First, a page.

"Jessica Barba Brown, national communications director at Enroll America, says the exchange promotion team now has a staff of 130 and about 3,000 registered volunteers ... The campaign organizers said the Get Covered America campaign is a "metric-focused" organization but declined to discuss numerical goals for their outreach efforts."

So what, exactly, are those "tens of millions of dollars" doing? Inquiring minds want to know.

The Gem State, which had initially opted to design and run its own Exchange, has run into a spot of trouble:

"Idaho will be relying on the federal health insurance exchange for at least a year while it develops its own"

Turns out that they took a little too long in getting their Exchange planned out, let alone implemented.

Most folks love their chocolate, and now there's another reason to rejoice in the confection:

"In a study published [recently] in the journal Neurology, researchers reported that chocolate may help improve brain health and thinking skills in the elderly"

Some words of caution, though: the benefits appeared to accrue only to those who were already at higher risk of dementia, and it's not clear how long the affects actually last. But hey, it's a tasty way to potentially decrease one's risk of dementia.

FoIB Jeff M tips us to this news from the Tar Heel State:

"Triad Adult and Pediatric Medicine, Inc. will close its adult practice on S. Eugene St. in Greensboro on Aug. 30"

Now this might seem like a "local news story," but it's actually more significant: it affects some 20,000 patients, who will now have to find new health care providers. The bulk of these folks (70% or more) are currently uninsured. his means that, once they've bought their shiny new, government-mandated policies, they'll need to spend some quality time trying to find someone with whom to use them.

Good luck with that.

Tuesday, August 13, 2013

This is Another Fine Mess . . .

The comedy team of Stan Laurel and Oliver Hardy reigned supreme for years during the early
years of "talkies". Something that started out as a seemingly good idea often ended up going wrong which led to Hardy's admonishment of Laurel using the line "This is another fine mess you have gotten us into".

One could say the same of #Obamacare.
Now comes word that another costly provision of the health law—its caps on out-of-pocket insurance costs—will be delayed for one more year.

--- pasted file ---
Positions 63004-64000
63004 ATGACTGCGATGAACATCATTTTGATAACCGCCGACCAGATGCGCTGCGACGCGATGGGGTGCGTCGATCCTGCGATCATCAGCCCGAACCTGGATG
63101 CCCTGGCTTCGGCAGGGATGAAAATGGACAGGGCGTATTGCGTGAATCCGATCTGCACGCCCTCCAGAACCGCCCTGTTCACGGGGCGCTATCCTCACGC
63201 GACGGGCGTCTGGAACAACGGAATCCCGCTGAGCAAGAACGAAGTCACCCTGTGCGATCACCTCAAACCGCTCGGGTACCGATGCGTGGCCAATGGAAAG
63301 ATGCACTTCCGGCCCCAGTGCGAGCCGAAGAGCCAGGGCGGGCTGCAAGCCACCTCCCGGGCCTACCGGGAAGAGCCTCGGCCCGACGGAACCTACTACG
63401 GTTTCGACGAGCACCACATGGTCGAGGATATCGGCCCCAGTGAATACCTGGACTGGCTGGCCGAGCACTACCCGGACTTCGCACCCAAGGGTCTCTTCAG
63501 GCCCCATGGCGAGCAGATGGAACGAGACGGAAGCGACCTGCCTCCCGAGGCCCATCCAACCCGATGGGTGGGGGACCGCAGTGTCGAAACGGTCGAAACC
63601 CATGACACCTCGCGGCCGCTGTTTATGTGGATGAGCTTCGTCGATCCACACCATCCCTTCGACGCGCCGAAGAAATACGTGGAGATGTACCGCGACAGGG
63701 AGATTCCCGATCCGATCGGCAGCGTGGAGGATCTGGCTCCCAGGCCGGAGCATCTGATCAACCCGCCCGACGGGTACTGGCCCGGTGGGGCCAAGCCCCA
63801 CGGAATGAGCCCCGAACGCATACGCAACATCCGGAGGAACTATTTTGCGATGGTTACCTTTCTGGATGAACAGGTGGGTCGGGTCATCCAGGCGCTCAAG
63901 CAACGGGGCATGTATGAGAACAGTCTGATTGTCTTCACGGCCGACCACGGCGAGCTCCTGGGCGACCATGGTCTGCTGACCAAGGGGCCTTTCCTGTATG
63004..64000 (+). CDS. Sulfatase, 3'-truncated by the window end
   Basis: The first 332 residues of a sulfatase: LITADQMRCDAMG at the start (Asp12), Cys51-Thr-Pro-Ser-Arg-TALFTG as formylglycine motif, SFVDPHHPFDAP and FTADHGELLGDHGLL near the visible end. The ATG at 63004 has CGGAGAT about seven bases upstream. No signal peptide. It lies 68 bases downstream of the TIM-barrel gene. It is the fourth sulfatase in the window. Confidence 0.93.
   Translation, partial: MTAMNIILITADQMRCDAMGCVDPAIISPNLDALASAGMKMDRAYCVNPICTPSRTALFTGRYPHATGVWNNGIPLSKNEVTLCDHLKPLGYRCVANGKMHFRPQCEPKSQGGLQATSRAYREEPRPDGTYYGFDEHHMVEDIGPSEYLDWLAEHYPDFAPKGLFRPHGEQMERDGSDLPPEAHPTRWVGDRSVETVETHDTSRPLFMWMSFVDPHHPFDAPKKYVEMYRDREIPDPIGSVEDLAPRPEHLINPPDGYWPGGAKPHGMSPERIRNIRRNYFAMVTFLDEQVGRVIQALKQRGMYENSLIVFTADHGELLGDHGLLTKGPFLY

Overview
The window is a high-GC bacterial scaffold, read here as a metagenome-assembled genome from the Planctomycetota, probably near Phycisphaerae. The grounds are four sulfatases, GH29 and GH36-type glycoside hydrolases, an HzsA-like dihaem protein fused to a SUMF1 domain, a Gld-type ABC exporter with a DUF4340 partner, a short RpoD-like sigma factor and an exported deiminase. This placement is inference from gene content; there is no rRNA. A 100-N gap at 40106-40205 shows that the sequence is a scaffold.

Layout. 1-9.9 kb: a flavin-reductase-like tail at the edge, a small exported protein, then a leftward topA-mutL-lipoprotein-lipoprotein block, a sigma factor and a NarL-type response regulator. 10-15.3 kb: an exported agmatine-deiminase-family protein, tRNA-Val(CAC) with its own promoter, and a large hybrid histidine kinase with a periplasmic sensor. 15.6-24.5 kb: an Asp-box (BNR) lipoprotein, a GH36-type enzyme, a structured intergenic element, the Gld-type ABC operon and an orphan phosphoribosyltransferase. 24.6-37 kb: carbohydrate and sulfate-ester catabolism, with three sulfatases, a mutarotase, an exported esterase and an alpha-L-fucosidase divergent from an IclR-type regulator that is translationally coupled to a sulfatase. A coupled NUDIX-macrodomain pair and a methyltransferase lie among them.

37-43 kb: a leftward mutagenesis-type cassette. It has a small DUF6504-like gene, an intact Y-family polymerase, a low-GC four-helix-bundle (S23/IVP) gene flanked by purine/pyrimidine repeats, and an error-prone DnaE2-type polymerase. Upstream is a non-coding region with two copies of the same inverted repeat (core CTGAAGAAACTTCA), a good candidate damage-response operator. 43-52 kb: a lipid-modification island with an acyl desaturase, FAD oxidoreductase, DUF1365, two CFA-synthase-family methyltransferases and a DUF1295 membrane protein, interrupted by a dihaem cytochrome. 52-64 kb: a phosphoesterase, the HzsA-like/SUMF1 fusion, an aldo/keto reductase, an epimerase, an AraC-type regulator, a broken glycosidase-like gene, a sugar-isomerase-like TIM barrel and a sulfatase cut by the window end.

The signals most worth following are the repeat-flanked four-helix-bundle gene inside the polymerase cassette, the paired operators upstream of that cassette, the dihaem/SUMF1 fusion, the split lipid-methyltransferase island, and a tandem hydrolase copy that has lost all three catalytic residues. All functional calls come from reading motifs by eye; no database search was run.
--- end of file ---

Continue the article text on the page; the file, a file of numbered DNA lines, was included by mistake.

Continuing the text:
Obamacare contains a blizzard of mandates and regulations that will make health insurance more costly. One of the most significant is its caps on out-of-pocket insurance costs, such as co-pays and deductibles. Section 2707(b) of the Public Health Service Act, as added by Obamacare, requires that “a group health plan and a health insurance issuer offering group or individual health insurance coverage may not establish lifetime limits on the dollar value of benefits for the any participant or beneficiary.”
In an effort to minimize the financial burden of Obamacare the administration has eliminated or delayed many provisions of the law that promised to lower the cost of health care.
The truth is, almost nothing in the law lowers the cost of health care but does manage to significantly increase the cost of health insurance.
Most of the provisions in Obamacare have only a nominal impact on insurance premiums and many that do have already been implemented. Annual caps and eliminating lifetime benefit maximums have already been applied to existing plans with a barely noticeable effect on premiums.
Frankly I have no idea why this latest announcement is news, nor do I understand how delaying this section of the law will have an impact on premiums.
The coming wave of cost increases, especially in the individual health insurance market, is due to a combination of "guaranteed issue" and community rating.
Obamacare is in reality, another fine mess.